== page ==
Parts II and III, which compose the bulk of the Article, examine the textual and historical evidence regarding the original meanings of the Fifth and Fourteenth Amendment Due Process Clauses at the time of each Clause's respective enactment. (23) Briefly, the pre-constitutional and Founding-era evidence regarding the meaning of "due process of law" strongly suggests that that phrase most likely would have been viewed in 1791, at the time of the Fifth Amendment's ratification, as guaranteeing either that duly enacted law would be followed or that certain requisite procedures would be observed in connection with criminal or civil proceedings. (24) Between 1791 and 1868, when the Fourteenth Amendment was ratified, due process concepts evolved dramatically through judicial elaboration of due process and similar provisions in state constitutions, and through invocations of substantive due process arguments by both proslavery and abolitionist forces in connection with debates concerning the expansion of slavery in the federal territories. (25) As a result, by 1868 "due process of law" had developed additional, well-established substantive connotations as both a prohibition of legislative interference with vested rights and as a guarantee of general and impartial laws. (26)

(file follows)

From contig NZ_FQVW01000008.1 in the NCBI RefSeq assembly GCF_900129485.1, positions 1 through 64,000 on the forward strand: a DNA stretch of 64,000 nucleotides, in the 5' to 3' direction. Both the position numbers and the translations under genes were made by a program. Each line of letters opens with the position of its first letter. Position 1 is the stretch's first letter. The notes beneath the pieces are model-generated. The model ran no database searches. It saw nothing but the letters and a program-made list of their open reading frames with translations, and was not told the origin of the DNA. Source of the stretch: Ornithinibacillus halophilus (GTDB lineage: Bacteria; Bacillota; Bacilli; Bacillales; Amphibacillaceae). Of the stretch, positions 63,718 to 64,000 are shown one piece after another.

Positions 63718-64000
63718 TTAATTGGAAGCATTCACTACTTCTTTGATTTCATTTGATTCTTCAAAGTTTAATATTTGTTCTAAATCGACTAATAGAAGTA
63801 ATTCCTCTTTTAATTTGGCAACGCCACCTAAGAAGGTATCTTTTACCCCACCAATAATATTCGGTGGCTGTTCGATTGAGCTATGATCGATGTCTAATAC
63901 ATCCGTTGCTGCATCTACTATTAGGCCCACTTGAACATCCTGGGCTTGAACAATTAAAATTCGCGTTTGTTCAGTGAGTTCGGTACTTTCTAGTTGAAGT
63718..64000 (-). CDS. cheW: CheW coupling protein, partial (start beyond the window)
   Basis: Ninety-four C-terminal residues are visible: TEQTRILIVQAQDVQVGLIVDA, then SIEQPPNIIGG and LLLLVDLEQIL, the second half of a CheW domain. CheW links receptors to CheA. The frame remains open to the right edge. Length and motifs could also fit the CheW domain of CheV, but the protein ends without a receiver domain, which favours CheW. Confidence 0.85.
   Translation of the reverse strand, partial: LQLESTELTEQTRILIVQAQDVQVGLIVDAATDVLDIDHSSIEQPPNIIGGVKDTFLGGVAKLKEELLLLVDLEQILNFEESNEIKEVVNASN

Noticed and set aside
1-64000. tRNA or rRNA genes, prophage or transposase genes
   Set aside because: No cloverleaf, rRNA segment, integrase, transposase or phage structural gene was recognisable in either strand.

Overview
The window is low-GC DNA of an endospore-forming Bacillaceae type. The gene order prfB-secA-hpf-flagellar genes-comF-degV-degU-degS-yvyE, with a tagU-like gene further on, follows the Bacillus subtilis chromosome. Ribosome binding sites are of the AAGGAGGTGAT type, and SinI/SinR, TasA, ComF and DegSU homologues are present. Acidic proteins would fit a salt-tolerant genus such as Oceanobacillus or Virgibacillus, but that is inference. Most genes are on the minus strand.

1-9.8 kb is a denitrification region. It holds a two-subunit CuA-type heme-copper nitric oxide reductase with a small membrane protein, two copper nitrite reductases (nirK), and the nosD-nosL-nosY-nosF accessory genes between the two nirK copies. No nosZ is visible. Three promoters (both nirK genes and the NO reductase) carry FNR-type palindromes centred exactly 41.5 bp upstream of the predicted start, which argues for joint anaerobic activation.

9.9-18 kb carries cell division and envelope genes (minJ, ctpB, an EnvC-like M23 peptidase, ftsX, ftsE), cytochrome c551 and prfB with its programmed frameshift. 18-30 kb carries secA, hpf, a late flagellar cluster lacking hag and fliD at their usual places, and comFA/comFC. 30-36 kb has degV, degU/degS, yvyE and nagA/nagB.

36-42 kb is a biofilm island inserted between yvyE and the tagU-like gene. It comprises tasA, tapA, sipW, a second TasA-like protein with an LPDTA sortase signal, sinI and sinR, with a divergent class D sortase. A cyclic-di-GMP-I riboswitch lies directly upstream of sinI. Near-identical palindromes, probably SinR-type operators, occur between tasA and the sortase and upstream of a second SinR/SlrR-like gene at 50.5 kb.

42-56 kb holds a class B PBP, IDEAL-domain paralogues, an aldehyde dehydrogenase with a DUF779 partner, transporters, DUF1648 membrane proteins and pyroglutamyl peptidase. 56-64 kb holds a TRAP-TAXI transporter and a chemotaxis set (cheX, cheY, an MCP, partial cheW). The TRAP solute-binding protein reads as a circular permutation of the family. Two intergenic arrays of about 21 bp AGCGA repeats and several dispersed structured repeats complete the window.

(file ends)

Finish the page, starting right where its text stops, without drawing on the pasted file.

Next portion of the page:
Part IV considers two potential alternatives to the divergent meanings hypothesis proposed in this Article, both of which are grounded in notions of "constitutional synthesis." (27) The first alternative, which I refer to as the blind incorporation model, views the original meaning of the earlier-ratified Fifth Amendment Due Process Clause as conclusive evidence of the original meaning of the nearly identical Clause in the Fourteenth Amendment. Conversely, the second alternative, which I refer to as the reverse incorporation model, treats the...